AG: What else has shifted since 2011?
KF: “In terms of product management and configuration, insurers are looking at how to get product out to the market faster and more efficiently. We’re seeing more demand for technology to enable the creation of a product in an integrated fashion from a rating, rules, and forms perspective. Insurers are pushing for product configuration so they can move away from the silo’d development taking in place in different areas. They’re looking to technology to answer this problem for them.
“This evolution is impacting P/C insurers particularly. The move from just the line of business thinking to ‘product’ views is a shift in insurers’ mindset as well as the methods used to develop products and the tools they need to support this initiative.
“As far as distribution, we haven’t seen much change here. The channel between the agent/broker and the consumer is really fluid. The bottom line is that you have to provide communication any way that the consumer wants to receive it, not in the way you want to deliver it. For instance, email doesn’t work for everyone; it works for some. Having information on the website works for many, but it doesn’t work for all. It’s not a one-size-fits-all market anymore, which makes it more complex, but it’s reality.”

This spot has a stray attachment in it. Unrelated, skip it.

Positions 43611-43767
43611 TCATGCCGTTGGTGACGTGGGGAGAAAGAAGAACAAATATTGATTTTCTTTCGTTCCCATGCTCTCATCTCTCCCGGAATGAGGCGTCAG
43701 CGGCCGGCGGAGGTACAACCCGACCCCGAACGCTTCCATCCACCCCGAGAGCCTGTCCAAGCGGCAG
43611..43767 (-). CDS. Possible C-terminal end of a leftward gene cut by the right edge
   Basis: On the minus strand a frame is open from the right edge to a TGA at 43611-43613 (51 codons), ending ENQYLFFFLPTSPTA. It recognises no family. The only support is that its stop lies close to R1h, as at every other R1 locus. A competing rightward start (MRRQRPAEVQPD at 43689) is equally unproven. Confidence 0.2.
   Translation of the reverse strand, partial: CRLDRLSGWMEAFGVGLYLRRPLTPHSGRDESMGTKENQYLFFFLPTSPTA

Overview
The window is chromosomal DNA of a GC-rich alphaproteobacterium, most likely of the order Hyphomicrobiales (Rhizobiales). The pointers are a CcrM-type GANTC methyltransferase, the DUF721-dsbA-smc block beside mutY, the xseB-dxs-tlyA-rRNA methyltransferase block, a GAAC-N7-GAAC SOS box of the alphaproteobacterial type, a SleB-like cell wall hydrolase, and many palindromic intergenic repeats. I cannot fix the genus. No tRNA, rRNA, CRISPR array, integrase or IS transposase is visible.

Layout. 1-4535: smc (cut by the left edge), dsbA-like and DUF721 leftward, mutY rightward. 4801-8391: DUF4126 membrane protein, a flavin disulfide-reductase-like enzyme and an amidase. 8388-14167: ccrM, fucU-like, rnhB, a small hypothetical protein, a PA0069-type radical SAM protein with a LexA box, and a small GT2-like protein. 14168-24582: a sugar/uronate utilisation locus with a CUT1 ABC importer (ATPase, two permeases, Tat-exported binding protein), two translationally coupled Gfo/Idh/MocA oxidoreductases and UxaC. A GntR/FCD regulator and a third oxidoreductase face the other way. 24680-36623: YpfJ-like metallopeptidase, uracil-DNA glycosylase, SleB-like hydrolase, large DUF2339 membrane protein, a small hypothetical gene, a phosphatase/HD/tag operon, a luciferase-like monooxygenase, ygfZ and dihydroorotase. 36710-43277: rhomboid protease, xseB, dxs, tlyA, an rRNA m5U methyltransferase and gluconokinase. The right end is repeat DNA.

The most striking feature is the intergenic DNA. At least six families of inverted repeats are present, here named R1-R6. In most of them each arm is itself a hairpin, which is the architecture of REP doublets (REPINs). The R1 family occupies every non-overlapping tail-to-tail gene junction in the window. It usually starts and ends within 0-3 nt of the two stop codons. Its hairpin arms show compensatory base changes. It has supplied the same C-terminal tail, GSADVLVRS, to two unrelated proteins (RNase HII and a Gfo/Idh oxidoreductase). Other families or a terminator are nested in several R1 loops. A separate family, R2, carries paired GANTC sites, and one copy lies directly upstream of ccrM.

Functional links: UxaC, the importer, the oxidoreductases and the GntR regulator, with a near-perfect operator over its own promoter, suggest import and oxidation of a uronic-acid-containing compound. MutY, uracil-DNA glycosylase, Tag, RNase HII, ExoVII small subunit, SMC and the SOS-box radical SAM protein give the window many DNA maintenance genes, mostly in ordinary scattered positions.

AG: In 2011, underwriting smarts was important. Where does it fall now?
KF: “Applying smarts to underwriting is still important and on the list of top imperatives, and it is becoming increasingly important. It’s about effectiveness, efficiency, insight, and collaboration. We see more people allocating IT expenditures in this area to beef up their capabilities. Agents and brokers who are dealing with more complex commercial risks are looking for easier ways to do submissions. They’re still submitting over 80% of the information in pdf format and via email. The issue here is how to make this more efficient. How do we make the collaboration between the underwriter and broker easier? How do we make sure the information is correct, fix any that isn’t, store it, and make it more available to everyone?